Motorway Services Online

Toddington services

Facilities | Rating | ReviewsToddington
Road:M1 between J11 and J12

Address:Moto Ltd
Telephone number:01525 878400
Signposted from the road?Yes
Previous operators:Granada
Grid reference:TL030287
Services type:Two sites located between junctions, connected by a pedestrian footbridge.
Visit Toddington Northbound/Moto's official website
Visit Toddington Southbound/Moto's official website

Enriched with facilities but not good looks, Toddington is a busy service area and the first in a while for traffic heading from the M25.


Amenities: Burger King, Costa, Eat & Drink Co., Greggs, Costa Express, Krispy Kreme
northbound only: West Cornwall Pasty Co.
Shops: Fone Bitz, M&S Simply Food, WHSmith
northbound only: Cotton Traders
Main Amenities: Ecotricity Electric Vehicle Charging Point, Full Hou$e, Lucky Coin, NomadPower, Showers, Changing Places
northbound only: Truck Wash
southbound only: Multi Faith Room
Motel: Travelodgebook - on the southbound side but accessible to northbound traffic Forecourt: BP (with: LPG), Shop, Costa Express, Krispy Kreme, Air1 AdBlue
northbound only: Greggs
southbound only: Costa

Parking Prices

First two hours free for all vehicles, after which cars must pay £12.50 and HGVs £22, or £23.50 to include a £9 food voucher.

Prices are paid using PayByPhone - more details. The location code is 2469 (northbound) and 2470 (southbound).

The fees are strictly enforced by CP Plus.

Trivia and History

The head office for Granada services and later Moto, this combined with it being a very busy service station has meant it has often been used as a test bed by the firms for new ideas. Previously Granada used Heston and London.

Even today it is arguably one of Moto's busiest sites, helped by the fact that there aren't many services to the south-west. Plans for services at Redbourn were objected to by Granada and refused.


Originally, Toddington was held as an infill site, being used only as a works unit until more facilities were required. One year after opening, the nearest services at Newport Pagnell were heavily overused, and complaints were being received from motorists expecting services nearer London. It became clear that the site reserved at Toddington was going to be far too small.

With Redbourn unable to be used and no alternatives available, an urgent search was carried out closer to Newport Pagnell. Sites were identified at Coles Farm (unable to be used because of public right of way issues), Stockwood Park (too close to Toddington), The Aubrey's (would have been very expensive as the rear access would have needed to bridges over a railway line), Breakspears (a private motel development had already been rejected there) and Pepperstock (ready to use).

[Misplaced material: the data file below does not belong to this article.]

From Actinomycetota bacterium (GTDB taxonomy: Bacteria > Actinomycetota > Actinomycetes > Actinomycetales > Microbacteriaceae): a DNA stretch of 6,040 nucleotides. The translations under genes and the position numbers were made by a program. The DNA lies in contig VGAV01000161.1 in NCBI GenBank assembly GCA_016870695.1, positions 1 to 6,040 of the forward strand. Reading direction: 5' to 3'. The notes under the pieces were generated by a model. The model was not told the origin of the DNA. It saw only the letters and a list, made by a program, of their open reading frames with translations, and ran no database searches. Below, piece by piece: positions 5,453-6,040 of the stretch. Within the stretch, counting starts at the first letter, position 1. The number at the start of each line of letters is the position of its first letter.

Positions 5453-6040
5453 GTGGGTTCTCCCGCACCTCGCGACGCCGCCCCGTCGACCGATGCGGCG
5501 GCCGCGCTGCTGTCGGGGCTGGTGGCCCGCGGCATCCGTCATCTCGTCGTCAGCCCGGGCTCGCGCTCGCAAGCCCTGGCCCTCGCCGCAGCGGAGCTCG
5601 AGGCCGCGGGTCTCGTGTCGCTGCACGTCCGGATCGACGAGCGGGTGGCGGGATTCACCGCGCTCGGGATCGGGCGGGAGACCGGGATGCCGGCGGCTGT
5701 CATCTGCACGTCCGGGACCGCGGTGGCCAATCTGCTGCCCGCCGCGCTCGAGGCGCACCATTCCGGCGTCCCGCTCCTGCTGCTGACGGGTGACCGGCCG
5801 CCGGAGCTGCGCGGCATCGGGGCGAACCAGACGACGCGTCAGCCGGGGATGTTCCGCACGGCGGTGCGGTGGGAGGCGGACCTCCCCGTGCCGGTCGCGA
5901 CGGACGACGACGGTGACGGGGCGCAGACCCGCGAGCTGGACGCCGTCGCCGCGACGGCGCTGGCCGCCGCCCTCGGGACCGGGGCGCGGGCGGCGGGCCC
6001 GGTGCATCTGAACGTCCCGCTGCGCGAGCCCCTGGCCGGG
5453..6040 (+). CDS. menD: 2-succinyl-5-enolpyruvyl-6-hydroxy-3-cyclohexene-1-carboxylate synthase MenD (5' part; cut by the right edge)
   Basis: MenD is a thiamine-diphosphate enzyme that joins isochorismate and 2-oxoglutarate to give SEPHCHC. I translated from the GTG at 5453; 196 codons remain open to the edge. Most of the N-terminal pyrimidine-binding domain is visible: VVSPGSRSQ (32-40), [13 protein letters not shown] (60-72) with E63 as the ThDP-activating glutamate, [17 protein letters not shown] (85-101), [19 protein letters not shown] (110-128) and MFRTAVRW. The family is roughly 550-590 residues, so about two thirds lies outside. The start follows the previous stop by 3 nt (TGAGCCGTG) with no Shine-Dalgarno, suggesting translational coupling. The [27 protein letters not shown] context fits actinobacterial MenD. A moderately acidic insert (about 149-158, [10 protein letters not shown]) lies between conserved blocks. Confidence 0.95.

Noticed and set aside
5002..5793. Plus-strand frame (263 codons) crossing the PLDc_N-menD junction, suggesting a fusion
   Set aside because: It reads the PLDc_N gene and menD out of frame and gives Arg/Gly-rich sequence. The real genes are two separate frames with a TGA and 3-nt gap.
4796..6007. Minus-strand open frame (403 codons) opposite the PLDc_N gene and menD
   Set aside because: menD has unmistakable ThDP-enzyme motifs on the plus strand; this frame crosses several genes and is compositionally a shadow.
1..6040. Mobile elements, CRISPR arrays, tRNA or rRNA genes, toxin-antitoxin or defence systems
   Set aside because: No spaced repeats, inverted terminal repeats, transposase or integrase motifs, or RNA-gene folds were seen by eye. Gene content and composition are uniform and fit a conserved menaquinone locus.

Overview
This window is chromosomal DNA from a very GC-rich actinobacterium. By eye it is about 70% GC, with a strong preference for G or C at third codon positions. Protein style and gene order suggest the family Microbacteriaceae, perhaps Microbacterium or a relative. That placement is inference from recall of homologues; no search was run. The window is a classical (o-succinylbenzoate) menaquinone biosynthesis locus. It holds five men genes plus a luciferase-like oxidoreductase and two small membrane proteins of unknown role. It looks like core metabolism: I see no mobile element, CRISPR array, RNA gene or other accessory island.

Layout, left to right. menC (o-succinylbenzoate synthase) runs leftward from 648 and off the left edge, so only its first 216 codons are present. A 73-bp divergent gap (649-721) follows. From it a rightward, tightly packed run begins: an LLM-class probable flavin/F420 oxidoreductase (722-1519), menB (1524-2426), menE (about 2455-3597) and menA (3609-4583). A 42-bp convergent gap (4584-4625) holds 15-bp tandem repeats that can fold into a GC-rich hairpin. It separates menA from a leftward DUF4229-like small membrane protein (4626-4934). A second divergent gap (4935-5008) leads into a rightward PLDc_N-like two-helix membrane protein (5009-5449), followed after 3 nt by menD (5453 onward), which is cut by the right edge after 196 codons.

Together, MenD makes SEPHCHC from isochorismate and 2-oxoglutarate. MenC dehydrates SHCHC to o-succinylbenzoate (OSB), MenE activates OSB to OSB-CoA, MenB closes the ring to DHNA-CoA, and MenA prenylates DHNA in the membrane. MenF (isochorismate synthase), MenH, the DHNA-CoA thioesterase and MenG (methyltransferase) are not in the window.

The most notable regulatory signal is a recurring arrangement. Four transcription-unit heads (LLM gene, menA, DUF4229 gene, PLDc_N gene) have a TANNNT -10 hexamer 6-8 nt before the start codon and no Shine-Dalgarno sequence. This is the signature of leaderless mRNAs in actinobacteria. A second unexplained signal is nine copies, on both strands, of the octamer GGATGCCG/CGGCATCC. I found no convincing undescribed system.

Bedfordshire County Council objected to Pepperstock, and with extra capacity urgently needed, the Ministry said they would "regretfully" start building Toddington - regretful because it was far too small for what was needed, but would at least work as a stop-gap until something better came along. "Something better" eventually came in the form of Scratchwood.

Tendering Process

Initially, all operators' proposals here were rejected for not being good enough, mainly because they had deliberately ignored the maintenance compound here. One of the rejected bidders was J Lyons & Co. On the second tender, Granada built the services in 1965 as their first motorway service station, since they were looking to expand their role in the hospitality industry. Forte were declined the contract for the services specifically because of their poor design work at Keele.

The bridge for the services was built with the motorway and before the services, but this later proved to be a nuisance, with most of the applicants suggesting it be removed or become a restaurant. The government had specifically stated they would reject any bridge-restaurant proposals as these were falling out of favour.

Several smaller businesses were written to, to try to get some variety going here. Kenwell Motor Services said they wanted a more northern site, while International Caters Ltd did not want a motorway site. Quite aptly, a firm called Busy Bee Cafe declined the site because they were too busy.

The brief suggested that the largest facilities should be on the southbound side, to counter the layout of Newport Pagnell.

Early Days

Unlike the other operators who at the time focused on being big and brash, Granada wanted to achieve its task with as much simplicity as possible. Toddington consisted of two two-storey buildings, each with a waitress-service restaurant upstairs, and a supplementary shop outside.

It was still bigger than expected. This proved to be an unwelcome trait of Granada, but at Toddington the Ministry allowed it as Newport Pagnell would be difficult to expand and services to the south would be difficult to plan. Secretly, Granada were hoping to open a chain of larger-than-permitted services which would offer them a monopoly, but the long construction time at Toddington caused the Ministry to halt their plans for expansion.